I received E-Mail that said:

There is another castle I know of on Maryland's eastern shore. It is know by the locals as The Pink Castle due to its color. It is located in the small village of Tunis Mills, across the river from St. Michaels. It was built by a german immigrant and is reported to have many secret passage ways. I don't have a picture since it is only visible from the river.

Later, I received E-Mail that said:

Some information about the "Pink Castle" on Leeds Creek opposite St. Michaels in Talbot County Maryland:

The Pink Castle is some distance from the village of Tunis Mills (where I live) and is not considered part of the village, although we treasure its history and the stories surrounding it. A magnificent picture of it appeared in the Baltimore Sun newspaper on Sunday, November 8, 1998. Much of its history also appears in the accompanying article.

Later, I received E-Mail that said:

Below please find an excerpt from the Baltimore Sun Article published 11/8/98. Perhaps you would like to use it on your page about this castle.

By: Jacques Kelly
Section: Art
Page 10F

. . .Cape Centaur

Perhaps none of Talbot County's baronial residences has provoked more speculation than Cape Centaur, a tile-roofed, Spanish-style villa whose 275-acre grounds wrap around 5 miles of Leeds Creek and the Miles River. The so-called "Pink Castle" has been the subject of endless gossip - oft-told tales of German submarine sightings at its shore, of gold and silver coins stored in secret chambers, of huge medieval-like moats, impregnable doors, steel shutters and air-raid sirens.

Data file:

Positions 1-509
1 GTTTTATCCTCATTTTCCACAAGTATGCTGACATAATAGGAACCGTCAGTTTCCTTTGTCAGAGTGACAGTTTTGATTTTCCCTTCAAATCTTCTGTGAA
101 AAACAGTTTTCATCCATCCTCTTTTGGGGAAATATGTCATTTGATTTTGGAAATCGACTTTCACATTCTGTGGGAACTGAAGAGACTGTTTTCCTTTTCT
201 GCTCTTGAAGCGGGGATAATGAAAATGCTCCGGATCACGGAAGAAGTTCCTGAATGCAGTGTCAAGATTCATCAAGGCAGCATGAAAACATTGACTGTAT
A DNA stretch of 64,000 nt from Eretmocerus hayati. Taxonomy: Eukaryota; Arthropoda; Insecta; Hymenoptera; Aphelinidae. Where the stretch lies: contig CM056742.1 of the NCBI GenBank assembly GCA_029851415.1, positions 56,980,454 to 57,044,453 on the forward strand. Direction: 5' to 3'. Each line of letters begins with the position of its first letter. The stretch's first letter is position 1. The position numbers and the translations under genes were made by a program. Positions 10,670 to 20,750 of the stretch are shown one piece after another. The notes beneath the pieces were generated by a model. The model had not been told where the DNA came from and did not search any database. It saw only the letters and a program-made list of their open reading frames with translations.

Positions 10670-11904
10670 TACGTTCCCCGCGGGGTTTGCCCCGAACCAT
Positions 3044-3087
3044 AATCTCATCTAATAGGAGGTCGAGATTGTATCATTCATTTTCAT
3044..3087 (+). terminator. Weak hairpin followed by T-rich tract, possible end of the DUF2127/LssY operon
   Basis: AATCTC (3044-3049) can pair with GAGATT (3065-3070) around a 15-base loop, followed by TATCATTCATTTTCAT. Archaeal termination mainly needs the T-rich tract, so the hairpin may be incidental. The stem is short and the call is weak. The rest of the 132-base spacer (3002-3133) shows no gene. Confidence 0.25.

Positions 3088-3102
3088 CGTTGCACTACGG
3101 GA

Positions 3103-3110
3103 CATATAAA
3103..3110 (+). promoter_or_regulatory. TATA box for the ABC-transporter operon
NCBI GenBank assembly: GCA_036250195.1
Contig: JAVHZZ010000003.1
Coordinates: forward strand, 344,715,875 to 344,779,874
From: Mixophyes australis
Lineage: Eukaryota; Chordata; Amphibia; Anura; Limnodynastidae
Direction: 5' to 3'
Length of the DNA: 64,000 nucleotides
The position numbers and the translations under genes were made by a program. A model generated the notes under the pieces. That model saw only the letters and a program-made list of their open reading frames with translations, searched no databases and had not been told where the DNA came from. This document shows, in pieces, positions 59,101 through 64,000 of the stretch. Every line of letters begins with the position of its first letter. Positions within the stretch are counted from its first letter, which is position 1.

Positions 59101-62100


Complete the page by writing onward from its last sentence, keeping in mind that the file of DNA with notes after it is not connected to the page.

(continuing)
According to the 1977 book "Wye Island" by Boyd Gibbons, Centaur was built in 1922 by a U.S. diplomat named Glenn Stewart, who was convinced someone was trying to kill him. He was so fearful that he and his bodyguard and estate manager, Adolph Pretzler, slept with Colt .45s under their pillows, the book says. "I met Glenn Stewart several times, and he was what you'd call paranoid... weird," says Mary Donnell Singer Tilghman, who grew up not far from Centaur. "The place was surrounded by a security fence, and there were dogs inside. The place had a guarded entry house."

Buster Miller, an Easton cab driver who worked Centaur's huge entrance gates in the '50s, will say only that "Mr. Stewart always treated me very well." His wife, Jacqueline Archer Stewart, was a wealthy dog lover from Ireland and the godmother to Gloria Vanderbilt. Legend has it that she dyed her French poodles to match the interior of her latest Cadillac.

Are all the rumors true? the Pink Castle's current owner is asked.
Ello Pretzler simply smiles and says:
"Totally untrue. It just makes a good story."